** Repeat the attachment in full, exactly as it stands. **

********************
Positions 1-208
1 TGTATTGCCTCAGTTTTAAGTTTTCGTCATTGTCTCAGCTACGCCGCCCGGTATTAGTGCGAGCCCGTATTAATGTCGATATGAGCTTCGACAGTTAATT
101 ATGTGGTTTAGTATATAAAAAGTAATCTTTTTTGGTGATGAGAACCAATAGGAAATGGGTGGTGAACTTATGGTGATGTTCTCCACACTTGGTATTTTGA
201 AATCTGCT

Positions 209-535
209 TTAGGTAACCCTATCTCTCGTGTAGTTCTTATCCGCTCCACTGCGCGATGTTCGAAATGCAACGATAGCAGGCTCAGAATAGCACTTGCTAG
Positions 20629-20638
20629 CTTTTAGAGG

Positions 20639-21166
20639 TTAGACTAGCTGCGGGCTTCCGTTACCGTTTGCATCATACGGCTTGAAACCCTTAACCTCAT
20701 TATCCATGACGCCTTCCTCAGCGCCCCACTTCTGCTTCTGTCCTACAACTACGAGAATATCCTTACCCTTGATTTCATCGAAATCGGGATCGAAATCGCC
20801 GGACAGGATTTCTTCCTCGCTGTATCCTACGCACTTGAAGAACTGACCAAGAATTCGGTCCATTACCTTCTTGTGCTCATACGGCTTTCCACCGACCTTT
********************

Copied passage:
Positions 1-208
1 TGTATTGCCTCAGTTTTAAGTTTTCGTCATTGTCTCAGCTACGCCGCCCGGTATTAGTGCGAGCCCGTATTAATGTCGATATGAGCTTCGACAGTTAATT
101 ATGTGGTTTAGTATATAAAAAGTAATCTTTTTTGGTGATGAGAACCAATAGGAAATGGGTGGTGAACTTATGGTGATGTTCTCCACACTTGGTATTTTGA
201 AATCTGCT

Positions 209-535
209 TTAGGTAACCCTATCTCTCGTGTAGTTCTTATCCGCTCCACTGCGCGATGTTCGAAATGCAACGATAGCAGGCTCAGAATAGCACTTGCTAG
Positions 20629-20638
20629 CTTTTAGAGG

Positions 20639-21166
20639 TTAGACTAGCTGCGGGCTTCCGTTACCGTTTGCATCATACGGCTTGAAACCCTTAACCTCAT
20701 TATCCATGACGCCTTCCTCAGCGCCCCACTTCTGCTTCTGTCCTACAACTACGAGAATATCCTTACCCTTGATTTCATCGAAATCGGGATCGAAATCGCC
20801 GGACAGGATTTCTTCCTCGCTGTATCCTACGCACTTGAAGAACTGACCAAGAATTCGGTCCATTACCTTCTTGTGCTCATACGGCTTTCCACCGACCTTT